If you are having a musician, it is worth asking what works well with them. Some songs really work best on certain instruments like the guitar or the piano. You will want to work with your musician to figure out how you want your song played and what tempo it should be played at. Maybe a combination of recorded music along with a live musician can be used to get the right effect with your choice of music. 

One more thing to note is sometimes the location of your wedding ceremony can have an impact on the kind of music you can and can’t use. For example, some songs with religious references may not be permitted in some chapels, so you might want to use an instrumental version. 

What is the right processional order?

If you are wondering, “who walks down the aisle and in what order,” we have the answers for you! One of the major highlights of a wedding ceremony is always the bride’s walk down the aisle. However, there are a couple more important members of the bridal party that you will want to think about as you plan out your processional order and wedding march. For example, think about the mother of the bride, the entirety of the bridal party, and even the officiant prep before the bride makes the grand entrance.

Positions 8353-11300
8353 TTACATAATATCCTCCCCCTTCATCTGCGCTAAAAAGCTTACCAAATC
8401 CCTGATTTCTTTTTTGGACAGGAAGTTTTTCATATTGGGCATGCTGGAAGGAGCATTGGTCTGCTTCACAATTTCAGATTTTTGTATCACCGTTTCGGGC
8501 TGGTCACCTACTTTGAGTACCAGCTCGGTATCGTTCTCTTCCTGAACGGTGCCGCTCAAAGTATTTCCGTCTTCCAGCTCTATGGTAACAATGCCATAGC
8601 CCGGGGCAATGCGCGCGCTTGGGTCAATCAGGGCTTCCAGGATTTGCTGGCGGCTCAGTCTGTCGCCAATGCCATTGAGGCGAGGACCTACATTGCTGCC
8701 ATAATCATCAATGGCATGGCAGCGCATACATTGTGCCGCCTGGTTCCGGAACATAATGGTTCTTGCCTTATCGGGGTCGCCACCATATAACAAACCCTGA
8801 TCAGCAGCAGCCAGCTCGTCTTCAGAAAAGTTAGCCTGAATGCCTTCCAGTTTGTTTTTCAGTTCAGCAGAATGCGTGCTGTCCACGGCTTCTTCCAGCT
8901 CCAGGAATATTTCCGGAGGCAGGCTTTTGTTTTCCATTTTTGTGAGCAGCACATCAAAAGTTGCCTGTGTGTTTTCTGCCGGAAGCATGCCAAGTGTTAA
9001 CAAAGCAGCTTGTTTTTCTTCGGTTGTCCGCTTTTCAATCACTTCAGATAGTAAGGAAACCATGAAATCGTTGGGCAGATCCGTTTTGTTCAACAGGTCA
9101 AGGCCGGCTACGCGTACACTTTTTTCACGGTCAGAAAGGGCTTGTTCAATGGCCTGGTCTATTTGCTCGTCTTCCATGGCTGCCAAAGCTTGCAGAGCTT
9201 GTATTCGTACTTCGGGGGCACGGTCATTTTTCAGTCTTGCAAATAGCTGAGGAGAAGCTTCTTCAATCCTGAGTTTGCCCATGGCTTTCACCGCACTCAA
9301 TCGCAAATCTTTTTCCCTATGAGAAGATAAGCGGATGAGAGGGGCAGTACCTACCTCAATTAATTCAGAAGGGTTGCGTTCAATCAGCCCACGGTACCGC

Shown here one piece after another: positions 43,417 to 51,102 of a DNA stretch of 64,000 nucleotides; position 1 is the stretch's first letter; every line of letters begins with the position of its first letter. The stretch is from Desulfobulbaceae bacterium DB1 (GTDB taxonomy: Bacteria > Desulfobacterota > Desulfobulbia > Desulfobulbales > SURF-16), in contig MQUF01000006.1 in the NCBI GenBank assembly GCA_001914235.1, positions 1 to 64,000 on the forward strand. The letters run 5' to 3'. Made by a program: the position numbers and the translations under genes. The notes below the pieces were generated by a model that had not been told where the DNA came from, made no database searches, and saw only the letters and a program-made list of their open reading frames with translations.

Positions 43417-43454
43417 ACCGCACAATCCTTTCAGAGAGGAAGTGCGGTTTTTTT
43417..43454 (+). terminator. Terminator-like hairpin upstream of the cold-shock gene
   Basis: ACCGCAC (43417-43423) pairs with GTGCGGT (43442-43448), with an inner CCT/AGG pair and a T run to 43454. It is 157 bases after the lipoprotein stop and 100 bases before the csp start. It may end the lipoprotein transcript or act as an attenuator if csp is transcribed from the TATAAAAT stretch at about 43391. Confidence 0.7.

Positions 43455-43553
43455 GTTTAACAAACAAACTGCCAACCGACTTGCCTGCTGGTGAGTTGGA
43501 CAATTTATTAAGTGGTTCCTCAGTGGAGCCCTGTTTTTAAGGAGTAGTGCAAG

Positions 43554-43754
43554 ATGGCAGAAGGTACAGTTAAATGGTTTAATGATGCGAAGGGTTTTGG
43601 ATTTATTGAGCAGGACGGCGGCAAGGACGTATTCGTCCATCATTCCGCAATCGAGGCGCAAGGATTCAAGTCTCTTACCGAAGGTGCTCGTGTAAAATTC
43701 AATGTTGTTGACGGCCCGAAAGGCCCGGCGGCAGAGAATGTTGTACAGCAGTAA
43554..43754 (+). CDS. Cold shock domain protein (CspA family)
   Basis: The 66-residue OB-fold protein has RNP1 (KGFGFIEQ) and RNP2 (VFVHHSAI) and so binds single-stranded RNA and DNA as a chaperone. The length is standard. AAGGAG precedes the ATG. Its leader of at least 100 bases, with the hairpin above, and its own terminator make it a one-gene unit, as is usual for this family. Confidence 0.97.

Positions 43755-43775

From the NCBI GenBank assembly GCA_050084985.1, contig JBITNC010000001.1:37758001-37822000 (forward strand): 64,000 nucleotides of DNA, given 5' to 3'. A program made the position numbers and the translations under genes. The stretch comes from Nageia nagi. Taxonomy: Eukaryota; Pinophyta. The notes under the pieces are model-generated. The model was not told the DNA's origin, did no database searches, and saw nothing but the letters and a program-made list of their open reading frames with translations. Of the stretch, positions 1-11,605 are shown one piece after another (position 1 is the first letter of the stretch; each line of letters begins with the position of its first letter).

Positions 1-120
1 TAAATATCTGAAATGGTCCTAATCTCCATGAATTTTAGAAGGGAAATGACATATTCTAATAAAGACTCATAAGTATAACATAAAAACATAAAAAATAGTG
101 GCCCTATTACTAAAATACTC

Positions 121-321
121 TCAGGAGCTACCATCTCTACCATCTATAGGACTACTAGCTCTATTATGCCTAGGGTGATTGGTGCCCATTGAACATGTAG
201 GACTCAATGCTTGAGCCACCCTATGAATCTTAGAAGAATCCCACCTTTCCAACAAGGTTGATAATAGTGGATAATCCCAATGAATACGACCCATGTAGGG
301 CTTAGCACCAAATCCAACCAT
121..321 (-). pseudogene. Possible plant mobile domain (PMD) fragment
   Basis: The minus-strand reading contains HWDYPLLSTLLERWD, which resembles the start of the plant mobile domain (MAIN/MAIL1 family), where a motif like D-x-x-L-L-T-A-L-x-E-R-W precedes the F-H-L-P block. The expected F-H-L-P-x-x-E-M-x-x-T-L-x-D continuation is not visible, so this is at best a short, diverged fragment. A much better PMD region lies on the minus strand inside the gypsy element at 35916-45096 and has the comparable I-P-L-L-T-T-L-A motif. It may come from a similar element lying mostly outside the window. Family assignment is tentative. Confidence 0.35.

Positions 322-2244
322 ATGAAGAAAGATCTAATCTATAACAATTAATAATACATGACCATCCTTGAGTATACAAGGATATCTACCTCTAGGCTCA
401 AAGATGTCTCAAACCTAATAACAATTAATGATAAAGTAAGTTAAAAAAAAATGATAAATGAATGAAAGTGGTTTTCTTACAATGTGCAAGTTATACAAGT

Depending on the type of wedding, your processional order can look very different from others. Here is a quick breakdown on who should walk down the aisle and some key moving pieces to think about to ensure your wedding march goes as smoothly as possible. 

Outside of the actual processional order of the wedding march, the people involved in the process can vary depending on the type of wedding service in relation to religion. For example, Jewish and Hindu ceremonies include more family members in comparison to a nondenominational or Christian wedding ceremony. Jewish weddings include both parties’ grandparents whereas, for Hindu weddings, the bride’s parents are more involved in the processional as they sit with them during the ceremony.